The Green Kingdom – Incidental Music
Tench – TCH03: CD Time: 39:58
Record Label Website: http://www.tenchrec.com/
More on this release: http://www.tenchrec.com/TCH03.html
Artist Website: http://thegreenkingdom.wordpress.com/
Available at: http://darla.com/
1) Three Friends Of Winter; 2) Backyard Epiphany; 3) Over Treetops; 4) Cherry Theme; 5) Slow Bloom; 6) Green Theme; 7) Floatation Themes; 8) rshda; 9) Whispered Through Pines
Whether in a conscious state of reverie or in the pre-waking hours when fleeting visions come forth into the camera obscura* of the mind, there are moments where hanging onto the edges of dreams is perhaps more desirable than even slumber. And after the dreams end, in the glistening haze of the morning, The Green Kingdom’s latest album, appropriately titled Incidental Music, is the soundtrack for this quietude.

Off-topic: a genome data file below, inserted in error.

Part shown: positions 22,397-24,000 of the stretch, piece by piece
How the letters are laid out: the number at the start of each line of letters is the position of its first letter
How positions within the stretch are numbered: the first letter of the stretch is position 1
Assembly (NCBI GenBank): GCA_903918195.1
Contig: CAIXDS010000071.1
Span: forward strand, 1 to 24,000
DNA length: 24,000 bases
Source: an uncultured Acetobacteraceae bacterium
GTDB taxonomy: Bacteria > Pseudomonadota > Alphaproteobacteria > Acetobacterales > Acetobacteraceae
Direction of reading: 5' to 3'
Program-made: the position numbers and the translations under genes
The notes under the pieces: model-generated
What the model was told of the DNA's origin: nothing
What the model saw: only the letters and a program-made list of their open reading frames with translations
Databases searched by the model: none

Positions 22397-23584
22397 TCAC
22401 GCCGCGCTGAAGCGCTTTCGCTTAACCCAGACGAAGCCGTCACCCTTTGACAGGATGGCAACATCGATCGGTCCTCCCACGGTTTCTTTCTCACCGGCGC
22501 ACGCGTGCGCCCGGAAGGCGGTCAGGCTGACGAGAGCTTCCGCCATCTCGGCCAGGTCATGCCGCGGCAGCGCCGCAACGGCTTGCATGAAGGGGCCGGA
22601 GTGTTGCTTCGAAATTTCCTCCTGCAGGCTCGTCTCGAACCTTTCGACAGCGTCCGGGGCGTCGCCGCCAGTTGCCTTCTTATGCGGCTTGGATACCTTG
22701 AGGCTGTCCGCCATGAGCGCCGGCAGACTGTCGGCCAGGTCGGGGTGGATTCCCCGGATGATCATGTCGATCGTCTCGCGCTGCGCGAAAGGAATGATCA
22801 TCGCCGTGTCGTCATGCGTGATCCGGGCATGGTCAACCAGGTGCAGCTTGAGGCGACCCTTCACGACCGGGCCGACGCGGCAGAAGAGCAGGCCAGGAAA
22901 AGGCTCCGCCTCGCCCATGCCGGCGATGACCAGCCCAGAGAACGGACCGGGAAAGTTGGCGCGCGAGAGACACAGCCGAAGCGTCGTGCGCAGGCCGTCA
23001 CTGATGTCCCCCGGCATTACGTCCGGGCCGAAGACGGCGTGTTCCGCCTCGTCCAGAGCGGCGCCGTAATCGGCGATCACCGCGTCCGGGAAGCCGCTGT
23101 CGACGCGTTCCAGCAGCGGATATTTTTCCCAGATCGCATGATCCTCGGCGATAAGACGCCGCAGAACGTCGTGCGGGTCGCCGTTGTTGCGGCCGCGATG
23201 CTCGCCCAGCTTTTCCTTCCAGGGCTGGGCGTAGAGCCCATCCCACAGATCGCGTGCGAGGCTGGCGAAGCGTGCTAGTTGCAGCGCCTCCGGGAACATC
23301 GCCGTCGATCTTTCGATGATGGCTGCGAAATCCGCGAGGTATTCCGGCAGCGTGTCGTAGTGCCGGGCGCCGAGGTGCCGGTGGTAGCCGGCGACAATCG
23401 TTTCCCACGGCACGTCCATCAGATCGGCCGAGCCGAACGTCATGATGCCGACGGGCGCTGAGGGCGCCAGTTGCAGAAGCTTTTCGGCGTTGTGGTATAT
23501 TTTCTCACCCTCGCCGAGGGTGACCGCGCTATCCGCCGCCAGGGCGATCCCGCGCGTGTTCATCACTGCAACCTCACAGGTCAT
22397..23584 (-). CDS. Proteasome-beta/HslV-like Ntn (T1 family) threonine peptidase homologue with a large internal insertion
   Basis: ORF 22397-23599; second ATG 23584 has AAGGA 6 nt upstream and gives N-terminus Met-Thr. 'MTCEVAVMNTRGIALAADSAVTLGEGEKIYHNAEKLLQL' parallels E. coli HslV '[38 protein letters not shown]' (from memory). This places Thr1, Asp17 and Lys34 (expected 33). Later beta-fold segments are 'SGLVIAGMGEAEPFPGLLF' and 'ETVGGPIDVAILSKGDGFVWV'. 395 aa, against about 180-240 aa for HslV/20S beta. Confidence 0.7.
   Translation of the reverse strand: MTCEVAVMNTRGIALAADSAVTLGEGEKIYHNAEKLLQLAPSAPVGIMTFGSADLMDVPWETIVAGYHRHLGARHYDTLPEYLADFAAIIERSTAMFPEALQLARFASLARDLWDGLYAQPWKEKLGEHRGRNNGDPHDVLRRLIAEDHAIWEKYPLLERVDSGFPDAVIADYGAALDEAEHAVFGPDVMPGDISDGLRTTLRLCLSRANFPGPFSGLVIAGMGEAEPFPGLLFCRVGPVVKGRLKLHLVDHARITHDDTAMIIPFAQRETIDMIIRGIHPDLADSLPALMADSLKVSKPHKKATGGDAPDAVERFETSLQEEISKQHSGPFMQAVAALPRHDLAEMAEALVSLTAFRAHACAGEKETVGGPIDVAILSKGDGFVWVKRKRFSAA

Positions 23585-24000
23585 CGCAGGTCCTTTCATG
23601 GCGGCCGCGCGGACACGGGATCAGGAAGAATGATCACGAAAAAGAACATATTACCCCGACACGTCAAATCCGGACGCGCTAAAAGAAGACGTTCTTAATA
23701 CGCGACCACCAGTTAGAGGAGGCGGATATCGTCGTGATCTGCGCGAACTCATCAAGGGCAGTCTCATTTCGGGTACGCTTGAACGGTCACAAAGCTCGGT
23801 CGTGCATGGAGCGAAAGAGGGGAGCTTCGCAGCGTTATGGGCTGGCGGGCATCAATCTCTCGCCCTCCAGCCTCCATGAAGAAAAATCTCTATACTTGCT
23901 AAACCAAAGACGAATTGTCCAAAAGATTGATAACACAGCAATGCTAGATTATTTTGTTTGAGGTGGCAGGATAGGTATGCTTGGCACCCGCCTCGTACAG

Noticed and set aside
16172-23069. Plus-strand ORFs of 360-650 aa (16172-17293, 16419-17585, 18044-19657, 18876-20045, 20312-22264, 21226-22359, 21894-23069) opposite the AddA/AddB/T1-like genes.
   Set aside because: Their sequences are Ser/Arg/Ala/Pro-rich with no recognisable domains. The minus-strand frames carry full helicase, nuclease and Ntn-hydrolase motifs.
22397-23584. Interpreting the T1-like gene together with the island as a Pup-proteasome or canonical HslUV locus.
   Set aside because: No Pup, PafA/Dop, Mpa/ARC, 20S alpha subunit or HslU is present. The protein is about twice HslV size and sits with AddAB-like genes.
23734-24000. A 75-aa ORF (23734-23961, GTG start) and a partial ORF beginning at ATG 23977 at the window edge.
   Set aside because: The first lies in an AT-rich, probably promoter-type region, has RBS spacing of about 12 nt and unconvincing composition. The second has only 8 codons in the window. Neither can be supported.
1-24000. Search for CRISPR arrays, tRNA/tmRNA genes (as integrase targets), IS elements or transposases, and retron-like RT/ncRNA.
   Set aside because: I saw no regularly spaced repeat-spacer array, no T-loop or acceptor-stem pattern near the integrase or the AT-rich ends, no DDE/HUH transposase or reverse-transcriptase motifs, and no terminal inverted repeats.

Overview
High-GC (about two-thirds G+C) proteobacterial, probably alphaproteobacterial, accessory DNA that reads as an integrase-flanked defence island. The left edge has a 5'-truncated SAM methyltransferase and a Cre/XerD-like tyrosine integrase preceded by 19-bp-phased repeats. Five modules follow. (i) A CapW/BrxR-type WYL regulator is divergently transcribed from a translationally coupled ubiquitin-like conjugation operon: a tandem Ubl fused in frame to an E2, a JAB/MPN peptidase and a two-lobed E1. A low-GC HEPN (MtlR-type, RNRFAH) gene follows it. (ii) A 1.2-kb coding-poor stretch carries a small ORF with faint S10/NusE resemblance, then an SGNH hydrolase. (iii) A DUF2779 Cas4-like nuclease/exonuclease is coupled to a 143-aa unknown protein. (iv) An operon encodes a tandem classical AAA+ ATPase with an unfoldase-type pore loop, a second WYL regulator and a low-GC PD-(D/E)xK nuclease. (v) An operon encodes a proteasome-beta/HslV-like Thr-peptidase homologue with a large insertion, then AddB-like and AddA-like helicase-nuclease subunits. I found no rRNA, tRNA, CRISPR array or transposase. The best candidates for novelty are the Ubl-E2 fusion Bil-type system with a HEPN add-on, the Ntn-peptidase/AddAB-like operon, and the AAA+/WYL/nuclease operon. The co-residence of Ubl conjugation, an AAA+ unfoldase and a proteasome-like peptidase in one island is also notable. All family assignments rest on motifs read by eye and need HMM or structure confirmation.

My first experience with Michael Cottone’s work was on the Home Assembly’s #HAM004 album from 2010 entitled Prismatic, and his more recent album Egress on Nomadic Kids Republic #011. Incidental Music holds time in suspension with subtle rhythms, and gentle yet tangible instrumentation (crystalline guitars, keyboards, kalimba and minimal processing) that encourage a calm wandering state of mind. Although different and original in his approach, there are some similarities in the feeling and sound in Cottone’s work to Dictaphone’s recent album Poems From A Rooftop (Sonic Pieces) and The Boats album Ballads Of The Research Department (12k), two albums that I like very much. It is evident that great care was taken in the recording of this album, and it has been beautifully mastered by Tench’s M. Ostermeier.
Three Friends Of Winter is the placid introduction, a point of awareness without a concrete reality. Backyard Epiphany is serene in its sense of movement and passage of time. Over Treetops is the beginning of a gentle awakening. There are Satie-esque moments of allure as in Cherry Theme and Green Theme, even after a chimed nudge opening in Cherry Theme. Slow Bloom and Floatation Themes blur the sense of time. rshda is the most ethereal track on the album; the moment before stirring, where reality is still beyond reach. The album closes with a gentle awakening in Whispered Through Pines.